A civil court generally will not review or overturn an arbitrator’s decision unless the case involves fraud or other illegal means. Even if you’re confident that the arbitrator has decided wrongly and that a civil court would come to a conclusion in your favor, you probably won’t be able to appeal your case.
What’s more, an arbitration clause in a residential real estate contract doesn’t obligate Realtors, agents, and other real estate professionals involved in the deal to participate in the arbitration. This means it’s possible you can go through both arbitration and a lawsuit if your dispute involves you, the other party, and, for example, a Realtor.
Finally, an arbitration award isn’t self-executing. This means if an arbitrator awards you a certain amount of money, collecting your award may still need to ultimately involve a civil court. However, if an attorney or other closing agent is holding money in escrow, they will likely honor an arbitration agreement and release the funds according to the decision of the arbitrator.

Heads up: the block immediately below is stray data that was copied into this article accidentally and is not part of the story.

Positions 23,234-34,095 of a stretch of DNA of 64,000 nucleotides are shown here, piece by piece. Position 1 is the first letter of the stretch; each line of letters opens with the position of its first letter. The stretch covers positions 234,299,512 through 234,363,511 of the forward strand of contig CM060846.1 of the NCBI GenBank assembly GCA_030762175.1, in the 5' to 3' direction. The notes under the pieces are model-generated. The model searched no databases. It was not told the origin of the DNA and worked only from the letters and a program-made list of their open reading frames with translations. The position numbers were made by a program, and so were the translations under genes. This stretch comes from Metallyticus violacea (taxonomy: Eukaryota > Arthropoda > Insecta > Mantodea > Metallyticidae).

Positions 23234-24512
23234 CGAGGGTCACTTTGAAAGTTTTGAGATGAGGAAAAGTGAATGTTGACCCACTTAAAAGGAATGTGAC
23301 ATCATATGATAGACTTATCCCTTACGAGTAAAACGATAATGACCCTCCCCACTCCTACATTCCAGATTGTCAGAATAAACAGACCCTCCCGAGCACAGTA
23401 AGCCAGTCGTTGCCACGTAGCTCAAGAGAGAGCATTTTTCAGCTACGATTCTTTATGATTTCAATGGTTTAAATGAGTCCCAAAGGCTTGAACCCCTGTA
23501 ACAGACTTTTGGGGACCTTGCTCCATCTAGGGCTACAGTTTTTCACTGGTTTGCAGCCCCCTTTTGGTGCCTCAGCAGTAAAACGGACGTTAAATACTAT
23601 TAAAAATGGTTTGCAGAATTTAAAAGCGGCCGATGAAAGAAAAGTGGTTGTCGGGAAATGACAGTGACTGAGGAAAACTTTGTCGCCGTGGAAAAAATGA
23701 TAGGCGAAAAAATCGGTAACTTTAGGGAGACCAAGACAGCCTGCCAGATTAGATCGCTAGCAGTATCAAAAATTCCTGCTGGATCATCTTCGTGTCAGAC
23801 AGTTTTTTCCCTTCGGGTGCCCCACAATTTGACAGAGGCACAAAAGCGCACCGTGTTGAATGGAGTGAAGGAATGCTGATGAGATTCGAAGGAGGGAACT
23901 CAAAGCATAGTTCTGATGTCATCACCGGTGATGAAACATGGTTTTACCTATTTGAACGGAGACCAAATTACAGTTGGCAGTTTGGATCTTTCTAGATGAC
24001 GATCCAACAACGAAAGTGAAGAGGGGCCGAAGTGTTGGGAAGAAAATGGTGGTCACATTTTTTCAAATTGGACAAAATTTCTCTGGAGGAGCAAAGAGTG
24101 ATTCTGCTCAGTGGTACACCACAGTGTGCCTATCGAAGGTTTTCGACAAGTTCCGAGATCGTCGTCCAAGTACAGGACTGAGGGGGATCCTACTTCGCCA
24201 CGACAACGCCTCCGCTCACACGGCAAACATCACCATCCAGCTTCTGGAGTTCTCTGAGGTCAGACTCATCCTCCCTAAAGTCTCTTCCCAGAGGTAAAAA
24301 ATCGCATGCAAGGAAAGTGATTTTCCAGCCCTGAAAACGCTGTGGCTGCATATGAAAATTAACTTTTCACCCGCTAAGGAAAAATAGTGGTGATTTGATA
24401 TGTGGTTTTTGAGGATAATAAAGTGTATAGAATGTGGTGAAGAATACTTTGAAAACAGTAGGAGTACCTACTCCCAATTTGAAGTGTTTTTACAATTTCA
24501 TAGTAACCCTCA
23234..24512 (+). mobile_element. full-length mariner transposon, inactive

Why You Should Consult an Experienced Florida Real Estate Attorney Before Signing an Arbitration Agreement or Residential Real Estate Contract
An arbitration agreement is a legally binding document with potentially serious financial implications. Buying a house is a major financial decision (as well as an emotional one), so it’s important to get expert legal advice before you include or sign such as clause in a real estate purchase agreement.
A seasoned Florida real estate lawyer can help you decide whether signing or deleting an arbitration clause that may appear in a real estate contract makes sense for you.
It’s always wise to have an attorney review your entire contract before you sign it, so they can also point out any other troublesome clauses too. Our law office typically reviews residential real estate contracts as a free service for clients who will be using our firm to handle their real estate deal, such as serving as a closing agent or representing a seller in a sale.
Specifically, your attorney can: